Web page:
Last modified: Monday, February 2, 2009
Concerto Palatino to perform at the IU Jacobs School of Music
FOR IMMEDIATE RELEASE
Feb. 2, 2009
BLOOMINGTON, Ind. -- For more than a decade and a half, Concerto Palatino, under the direction of IU Jacobs School of Music alumnus Bruce Dickey and Charles Toet, has led the way in the revival of the cornetto and Baroque trombone.
The group's acclaimed concerts and recordings have brought an appreciation of their music to modern audiences and stimulated many young players to take up instruments that were practically unknown a generation ago.
The ensemble will be in residence at the Indiana University Jacobs School of Music, Feb. 10-12, and will offer a free concert on Thursday, Feb. 12, in the Jacobs School's Recital Hall at 8 p.m.
"I am very pleased to present Concerto Palatino from Bologna to the concert audience of the Jacobs School of Music and Bloomington, as well as to afford the students of the Brass Department and the EMI master classes with these exceptional artists," said Jacobs Professor of Music Michael McCraw, director of the Early Music Institute. "The ensemble set new standards for performance on the cornetto and historical trombone; their performance is wonderfully virtuosic, but at the same time warm and expressive. I hope the community enjoys the performance of Concerto Palatino under the leadership of Jacobs School alumnus Bruce Dickey."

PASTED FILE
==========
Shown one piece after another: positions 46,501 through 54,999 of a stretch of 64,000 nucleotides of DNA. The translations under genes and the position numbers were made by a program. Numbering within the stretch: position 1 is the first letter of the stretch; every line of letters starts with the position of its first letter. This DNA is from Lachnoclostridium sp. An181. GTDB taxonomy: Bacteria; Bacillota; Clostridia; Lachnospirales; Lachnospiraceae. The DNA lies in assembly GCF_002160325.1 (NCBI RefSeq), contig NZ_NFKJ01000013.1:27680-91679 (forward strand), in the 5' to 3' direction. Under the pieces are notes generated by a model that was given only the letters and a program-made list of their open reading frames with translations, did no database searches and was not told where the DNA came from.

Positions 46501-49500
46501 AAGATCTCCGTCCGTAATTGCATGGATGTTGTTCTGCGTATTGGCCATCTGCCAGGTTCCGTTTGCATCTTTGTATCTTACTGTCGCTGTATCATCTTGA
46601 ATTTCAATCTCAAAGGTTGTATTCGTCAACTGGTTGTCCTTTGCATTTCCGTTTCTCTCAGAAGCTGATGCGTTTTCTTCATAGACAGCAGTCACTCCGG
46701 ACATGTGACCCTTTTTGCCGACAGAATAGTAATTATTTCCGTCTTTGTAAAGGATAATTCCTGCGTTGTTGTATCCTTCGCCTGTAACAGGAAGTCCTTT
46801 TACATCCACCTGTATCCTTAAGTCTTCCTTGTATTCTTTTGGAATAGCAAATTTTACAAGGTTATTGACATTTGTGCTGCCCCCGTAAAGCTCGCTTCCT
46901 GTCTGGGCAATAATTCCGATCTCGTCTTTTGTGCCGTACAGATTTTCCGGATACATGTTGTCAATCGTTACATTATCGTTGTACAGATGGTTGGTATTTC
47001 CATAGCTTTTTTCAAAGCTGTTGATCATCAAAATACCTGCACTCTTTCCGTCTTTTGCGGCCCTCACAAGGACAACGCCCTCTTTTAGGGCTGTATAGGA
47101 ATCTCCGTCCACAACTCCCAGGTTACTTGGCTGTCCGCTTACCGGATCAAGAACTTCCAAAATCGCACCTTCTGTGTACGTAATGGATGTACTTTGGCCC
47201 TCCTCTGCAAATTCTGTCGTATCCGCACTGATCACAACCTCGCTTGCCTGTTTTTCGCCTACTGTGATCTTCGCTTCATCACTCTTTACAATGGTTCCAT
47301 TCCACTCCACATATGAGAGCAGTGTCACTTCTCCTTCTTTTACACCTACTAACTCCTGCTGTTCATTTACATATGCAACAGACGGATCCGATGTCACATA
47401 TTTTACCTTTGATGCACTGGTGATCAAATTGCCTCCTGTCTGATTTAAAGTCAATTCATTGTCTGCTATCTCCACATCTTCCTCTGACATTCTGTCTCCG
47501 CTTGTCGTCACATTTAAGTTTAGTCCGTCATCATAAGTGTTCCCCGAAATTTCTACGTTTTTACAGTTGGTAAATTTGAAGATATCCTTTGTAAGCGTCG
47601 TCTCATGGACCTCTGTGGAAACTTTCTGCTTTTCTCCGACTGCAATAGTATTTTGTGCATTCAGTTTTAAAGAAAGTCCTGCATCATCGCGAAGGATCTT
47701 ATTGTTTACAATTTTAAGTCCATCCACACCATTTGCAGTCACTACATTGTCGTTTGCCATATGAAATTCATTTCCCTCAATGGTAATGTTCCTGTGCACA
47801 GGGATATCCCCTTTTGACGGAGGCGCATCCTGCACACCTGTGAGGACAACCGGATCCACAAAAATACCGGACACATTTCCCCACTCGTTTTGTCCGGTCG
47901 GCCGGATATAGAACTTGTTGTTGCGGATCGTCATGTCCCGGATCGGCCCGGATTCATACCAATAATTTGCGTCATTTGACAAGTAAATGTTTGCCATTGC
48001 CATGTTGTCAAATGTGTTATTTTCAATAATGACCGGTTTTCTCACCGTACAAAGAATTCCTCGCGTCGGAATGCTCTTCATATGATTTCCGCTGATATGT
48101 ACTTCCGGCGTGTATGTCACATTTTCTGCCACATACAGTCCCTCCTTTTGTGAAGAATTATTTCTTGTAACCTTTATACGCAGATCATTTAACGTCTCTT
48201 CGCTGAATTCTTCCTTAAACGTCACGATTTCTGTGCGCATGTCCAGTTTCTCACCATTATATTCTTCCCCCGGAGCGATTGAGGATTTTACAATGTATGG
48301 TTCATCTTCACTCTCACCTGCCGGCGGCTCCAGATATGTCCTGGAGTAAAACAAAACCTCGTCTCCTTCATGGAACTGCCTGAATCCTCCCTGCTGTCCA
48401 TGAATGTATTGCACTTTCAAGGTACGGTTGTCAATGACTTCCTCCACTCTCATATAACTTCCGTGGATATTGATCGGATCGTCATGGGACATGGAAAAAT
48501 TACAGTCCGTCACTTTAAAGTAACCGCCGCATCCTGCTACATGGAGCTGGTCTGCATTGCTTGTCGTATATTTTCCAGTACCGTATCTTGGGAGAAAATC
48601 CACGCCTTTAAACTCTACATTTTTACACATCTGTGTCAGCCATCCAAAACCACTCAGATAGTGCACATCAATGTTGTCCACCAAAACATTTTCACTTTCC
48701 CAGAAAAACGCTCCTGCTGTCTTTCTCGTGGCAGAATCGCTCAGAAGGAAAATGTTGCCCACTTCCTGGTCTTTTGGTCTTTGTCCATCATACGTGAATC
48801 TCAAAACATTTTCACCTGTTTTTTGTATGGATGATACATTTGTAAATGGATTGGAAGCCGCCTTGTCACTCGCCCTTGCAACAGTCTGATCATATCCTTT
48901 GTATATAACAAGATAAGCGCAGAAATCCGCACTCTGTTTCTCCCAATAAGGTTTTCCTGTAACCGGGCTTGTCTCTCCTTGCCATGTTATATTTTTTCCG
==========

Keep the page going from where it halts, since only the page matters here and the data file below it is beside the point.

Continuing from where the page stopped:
The names Bruce Dickey and Charles Toet are practically synonymous with the modern revival of the cornetto and the Baroque trombone. Dickey and Toet are largely responsible for the advances in playing standards on these instruments over the past 20 years.
The group takes its name from a historical ensemble of cornettists and trombonists that existed in the city of Bologna for more than 200 years under the name "Il concerto palatino della Signoria di Bologna." Following in the footsteps of these former virtuosi, the group hopes to restore these instruments to an active and respected place in concert life and to cultivate a love of their music among audiences and musicians.
In addition to the recordings of Schütz, Gabrieli and Monteverdi, the group has made premiere recordings of the Marian Vespers of Francesco Cavalli, the Missa Maria Concertata of Christoph Strauss and Palestrina's Missa sine nomine preserved in a manuscript of J. S. Bach. Their numerous recordings for EMI Reflexe, Accent and harmonia mundi France have received high acclaim. In particular, a major series of recordings together with Cantus Cölln (Vespers of Monteverdi and Rosenmüller, Schütz' Psalmen Davids, the Selva Morale of Monteverdi) has won numerous prestigious awards.
See Indiana University Jacobs School of Music for more information about the school.